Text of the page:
In short, in today’s world the intelligence cycle is no longer a military-related task only; it also serves economic interests. The two sectors already have some points in common, and in the near future economic intelligence and military intelligence will intersect.

In Italy, we have extensive experience in this sense because the COSMO-Skymed satellite constellation has been thought since the beginning as a dual-use asset, thus making impossible to distinguish, at least for unclassified data, militarily-relevant from economically-relevant information. All of the actors can just use what is available tailoring it to their needs. The latest evolution in the space sector, such as small and micro satellites, further confirms this trend. More specifically, the extremely high-resolution images typical of military products will be complemented by the so called “tempo resolution”, which is the capability of observing more frequently a specific area of interest – albeit at lower resolution than big satellites. Once again, the possibility of performing a pattern-of-life analysis based on space products encompasses both business and military intelligence cycles.

MONCh: European countries are lagging behind China, the U.S. and Japan for what concerns research and investment in Artificial Intelligence (AI).  For what concerns the military domain, is there interest in investing on and procuring this kind of products? Is the military aware of the potential impact AI can have on intelligence?

MCC: On this topic I can share my personal opinion. First of all, we are talking about machine learning algorithms that work on huge amounts of data and that are able to provide increasingly accurate information as they are fed by new data. In the field of intelligence such algorithms are gaining momentum. It is because of machine learning algorithms that today’s platforms are able to map actors’ behaviours in the past as well as making predictions about their future behaviour. In this sense, AI applications are of great interest for the military sector. Unfortunately, it is well known that European countries are investing much less than the US or China. However, I see that awareness on the relevance of AI has been increasing and some good signals are coming. For instance, France has established a €1.5 billion fund for AI, with Defence & Security as one of the four key sectors identified as priority (along with transportation, healthcare, and research). To me, such a plan is the clear demonstration of the growing concrete interest.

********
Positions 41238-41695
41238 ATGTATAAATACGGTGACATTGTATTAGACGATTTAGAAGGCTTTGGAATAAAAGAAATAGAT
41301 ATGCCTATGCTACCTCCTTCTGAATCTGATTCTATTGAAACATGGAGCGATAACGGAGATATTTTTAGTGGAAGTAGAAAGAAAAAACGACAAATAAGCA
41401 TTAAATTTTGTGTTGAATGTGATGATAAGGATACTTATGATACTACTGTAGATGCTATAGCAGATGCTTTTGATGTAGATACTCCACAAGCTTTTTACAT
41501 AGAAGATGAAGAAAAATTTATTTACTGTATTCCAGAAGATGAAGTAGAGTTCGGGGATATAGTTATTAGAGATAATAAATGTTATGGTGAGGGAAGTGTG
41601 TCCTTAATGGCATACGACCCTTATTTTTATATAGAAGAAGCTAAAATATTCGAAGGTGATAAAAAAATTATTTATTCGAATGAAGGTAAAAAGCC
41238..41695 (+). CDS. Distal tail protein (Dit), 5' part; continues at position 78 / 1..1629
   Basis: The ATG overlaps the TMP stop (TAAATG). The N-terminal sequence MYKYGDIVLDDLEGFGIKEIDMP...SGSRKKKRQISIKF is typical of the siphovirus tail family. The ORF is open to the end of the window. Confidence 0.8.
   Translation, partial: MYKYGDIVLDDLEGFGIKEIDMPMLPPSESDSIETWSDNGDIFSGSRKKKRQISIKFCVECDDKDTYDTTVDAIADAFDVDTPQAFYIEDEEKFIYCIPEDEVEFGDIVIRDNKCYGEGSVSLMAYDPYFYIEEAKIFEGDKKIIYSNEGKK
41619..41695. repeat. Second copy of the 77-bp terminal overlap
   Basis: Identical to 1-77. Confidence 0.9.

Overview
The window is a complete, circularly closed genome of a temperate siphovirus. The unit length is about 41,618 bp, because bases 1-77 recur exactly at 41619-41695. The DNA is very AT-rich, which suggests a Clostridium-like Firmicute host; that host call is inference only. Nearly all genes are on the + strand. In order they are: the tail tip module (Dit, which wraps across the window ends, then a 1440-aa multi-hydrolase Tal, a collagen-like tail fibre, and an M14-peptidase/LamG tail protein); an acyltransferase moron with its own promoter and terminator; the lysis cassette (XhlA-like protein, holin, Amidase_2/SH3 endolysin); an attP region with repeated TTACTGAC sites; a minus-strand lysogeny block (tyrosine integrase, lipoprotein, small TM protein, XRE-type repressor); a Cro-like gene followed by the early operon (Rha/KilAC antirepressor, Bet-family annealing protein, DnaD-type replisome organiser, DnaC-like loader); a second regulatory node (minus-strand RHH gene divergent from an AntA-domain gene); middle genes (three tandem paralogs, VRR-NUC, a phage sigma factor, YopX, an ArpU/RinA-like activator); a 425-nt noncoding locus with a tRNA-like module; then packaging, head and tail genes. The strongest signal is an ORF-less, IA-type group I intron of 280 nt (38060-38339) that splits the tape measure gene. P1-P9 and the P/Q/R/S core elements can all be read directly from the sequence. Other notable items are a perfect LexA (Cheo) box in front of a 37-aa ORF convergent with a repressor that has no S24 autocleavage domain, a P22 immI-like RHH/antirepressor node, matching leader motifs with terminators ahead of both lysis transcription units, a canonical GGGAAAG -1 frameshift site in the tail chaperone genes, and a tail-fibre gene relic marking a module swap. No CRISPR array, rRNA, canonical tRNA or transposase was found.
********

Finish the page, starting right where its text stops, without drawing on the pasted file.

MONCh: The agreements Leonardo has signed with BlackSky and Orbital Insight show the ambition of covering the whole value chain for what concerns Earth observation services. Perhaps both companies are very promising. How did you get to mutual interest? Is this part of Leonardo’s strategic approach to the issue or, rather, those agreements have been seized as opportunities that only after have turned into something bigger?

MCC: These two agreements are very good for demonstrating the way we intend to cover the whole value chain. Join ventures established throughout the years go from end-toend mission design and satellite manufacturing capabilities (Thales Alenia Space) to ground infrastructure and ground stations (Telespazio) and to services (e-GEOS).

BlackSky is a constellation that will include 60 satellites to be launched in three phases of 20 satellites each. The constellation will feature electro-optic sensors that will allow for 1m resolution. BlackSky will substantiate the concept of “tempo resolution” we have been talking about. Once completed, the constellation will allow for a revisit time as short as one hour over the most relevant latitudes worldwide – which is a much more frequent revisit time than today.